The common thing about all the people I’ve mentioned in the last several posts, whether they were Biblical characters or contemporary ones, is that they all faced times of relative obscurity. But they didn’t run from it. They faced it. They braved it. They endured it. They let it reprove them and perfect them. They then went on to build truly significant works — works not only of prominence but more importantly of permanence!
Permanence is more important than prominence.
Foundations of lasting work are usually constructed in obscurity. And foundations are usually not visible for long. But if you build without a proper foundation, the building will not have permanence.
Furthermore, it’s usually easier to build once the hard work of foundation laying is done. Our generation is one that knows little of foundation building. We so often fail to appreciate and understand the great burden and sacrifice that others shouldered so that we could enjoy what we have today. We have little or no appreciation for the obscure!
I immediately think of the sacrifice of pioneering missionaries and church planters. Today in the developing nations of Africa, Asia, and Latin America, there are some very large and influential churches being raised up. These churches are impacting not only their cities and nations but now also the entire world! But we must not make the mistake of assuming that the current senior pastors are fully responsible for these great works!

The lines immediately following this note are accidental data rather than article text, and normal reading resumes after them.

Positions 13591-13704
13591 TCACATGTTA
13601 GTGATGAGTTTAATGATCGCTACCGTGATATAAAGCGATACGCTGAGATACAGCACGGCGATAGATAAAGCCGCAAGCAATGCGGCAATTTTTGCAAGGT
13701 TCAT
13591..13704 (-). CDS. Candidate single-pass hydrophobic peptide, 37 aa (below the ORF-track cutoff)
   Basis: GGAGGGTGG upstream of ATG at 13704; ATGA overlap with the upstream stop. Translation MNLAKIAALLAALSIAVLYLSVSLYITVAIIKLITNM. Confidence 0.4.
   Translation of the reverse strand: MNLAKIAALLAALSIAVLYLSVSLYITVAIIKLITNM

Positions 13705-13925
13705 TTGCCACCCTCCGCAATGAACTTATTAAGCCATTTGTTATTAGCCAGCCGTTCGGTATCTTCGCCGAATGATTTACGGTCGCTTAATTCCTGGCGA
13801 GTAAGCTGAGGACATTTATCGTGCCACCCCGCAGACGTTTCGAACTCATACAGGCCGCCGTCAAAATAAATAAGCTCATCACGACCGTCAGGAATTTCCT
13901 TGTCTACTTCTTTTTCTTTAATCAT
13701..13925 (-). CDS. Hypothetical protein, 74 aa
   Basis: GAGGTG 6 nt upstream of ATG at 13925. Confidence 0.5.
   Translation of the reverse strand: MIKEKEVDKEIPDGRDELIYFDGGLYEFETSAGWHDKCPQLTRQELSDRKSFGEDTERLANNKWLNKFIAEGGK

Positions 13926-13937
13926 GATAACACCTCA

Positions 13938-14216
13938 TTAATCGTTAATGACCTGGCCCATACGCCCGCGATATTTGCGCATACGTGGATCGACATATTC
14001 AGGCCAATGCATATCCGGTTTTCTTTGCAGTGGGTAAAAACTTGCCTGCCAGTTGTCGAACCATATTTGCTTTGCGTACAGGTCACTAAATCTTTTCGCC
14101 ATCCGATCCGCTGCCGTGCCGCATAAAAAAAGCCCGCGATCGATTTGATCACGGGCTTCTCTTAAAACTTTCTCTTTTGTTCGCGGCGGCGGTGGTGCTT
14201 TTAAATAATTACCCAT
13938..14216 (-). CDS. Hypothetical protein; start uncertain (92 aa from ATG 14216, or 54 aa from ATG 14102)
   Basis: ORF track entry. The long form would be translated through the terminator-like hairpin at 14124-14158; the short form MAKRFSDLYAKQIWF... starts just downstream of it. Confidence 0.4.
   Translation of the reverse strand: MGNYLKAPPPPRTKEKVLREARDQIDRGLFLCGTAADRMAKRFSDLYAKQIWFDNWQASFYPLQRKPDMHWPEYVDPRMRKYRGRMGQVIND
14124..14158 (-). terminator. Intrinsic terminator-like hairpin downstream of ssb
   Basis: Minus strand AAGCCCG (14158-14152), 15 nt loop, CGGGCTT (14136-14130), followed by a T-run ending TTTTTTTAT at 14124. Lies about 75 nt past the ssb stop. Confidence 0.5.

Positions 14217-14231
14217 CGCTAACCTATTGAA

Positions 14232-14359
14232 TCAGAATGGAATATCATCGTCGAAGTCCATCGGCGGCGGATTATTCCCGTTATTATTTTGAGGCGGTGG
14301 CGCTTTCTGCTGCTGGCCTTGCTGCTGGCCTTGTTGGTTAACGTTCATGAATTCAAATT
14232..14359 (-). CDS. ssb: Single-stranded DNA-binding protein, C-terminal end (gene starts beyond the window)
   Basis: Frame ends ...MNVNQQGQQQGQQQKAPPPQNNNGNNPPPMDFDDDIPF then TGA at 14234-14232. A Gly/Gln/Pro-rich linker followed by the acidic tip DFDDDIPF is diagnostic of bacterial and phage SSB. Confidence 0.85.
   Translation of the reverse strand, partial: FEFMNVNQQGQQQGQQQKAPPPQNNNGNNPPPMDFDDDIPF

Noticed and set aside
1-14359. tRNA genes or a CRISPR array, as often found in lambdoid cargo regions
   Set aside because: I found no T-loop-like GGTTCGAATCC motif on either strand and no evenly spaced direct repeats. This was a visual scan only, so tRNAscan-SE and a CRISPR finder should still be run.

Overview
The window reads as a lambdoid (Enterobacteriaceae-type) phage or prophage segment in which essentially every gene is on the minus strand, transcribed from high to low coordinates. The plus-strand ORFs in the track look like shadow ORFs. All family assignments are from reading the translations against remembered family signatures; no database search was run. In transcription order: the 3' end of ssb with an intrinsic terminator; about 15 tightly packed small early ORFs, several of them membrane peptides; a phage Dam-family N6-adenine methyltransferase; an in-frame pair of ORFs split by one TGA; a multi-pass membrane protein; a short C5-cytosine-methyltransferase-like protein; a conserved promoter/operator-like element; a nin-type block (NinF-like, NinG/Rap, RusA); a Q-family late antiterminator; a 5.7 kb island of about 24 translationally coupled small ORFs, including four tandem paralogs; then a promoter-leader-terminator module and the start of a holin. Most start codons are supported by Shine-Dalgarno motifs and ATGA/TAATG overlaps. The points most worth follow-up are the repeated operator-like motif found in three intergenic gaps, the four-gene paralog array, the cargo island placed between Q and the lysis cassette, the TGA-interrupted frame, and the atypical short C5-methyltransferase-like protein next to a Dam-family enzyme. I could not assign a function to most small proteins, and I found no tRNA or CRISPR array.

While there is no doubt that God is raising up incredible national leaders all over the world, and this is critical to His ongoing plans, one must never forget the great price that was paid several generations back to bring the gospel to those areas. Somewhere in obscure cemetaries you will find the graves of forgotten missionaries and their children.
A One Hundred Year-Old Prophecy
I remember hearing Rheinhard Bonnke reflect on this truth once. Bonnke was telling about how the Lord called him to a great crusade ministry in Africa. Early in his ministry he came across a one hundred year old prophecy. The prophecy had been written by a missionary in Africa. It went something like this:
“Today we labor to see one person saved here and one person there. The work is hard and it is slow. But we are laying the foundation for a great revival that will one day sweep this continent. One hundred years from now someone will stand where I now stand and preach. But he will see thousands coming to the Lord in a single meeting.”
When Bonnke came across this old prophecy, he realized that he was building on the foundation laid by nameless, faceless people several generations before. Now millions of Africans were being converted in his ministry – a ministry being built upon the blood, sweat, and tears of previous generations. It had a humbling effect on Bonnke – and for good reason.
Today’s great works of prominence and permanence were born and undergirded in yesterday’s costly labors of obscurity.
May we never forget it. God certainly hasn’t. This should encourage us that our labor is not in vain in the Lord – even if in obscurity!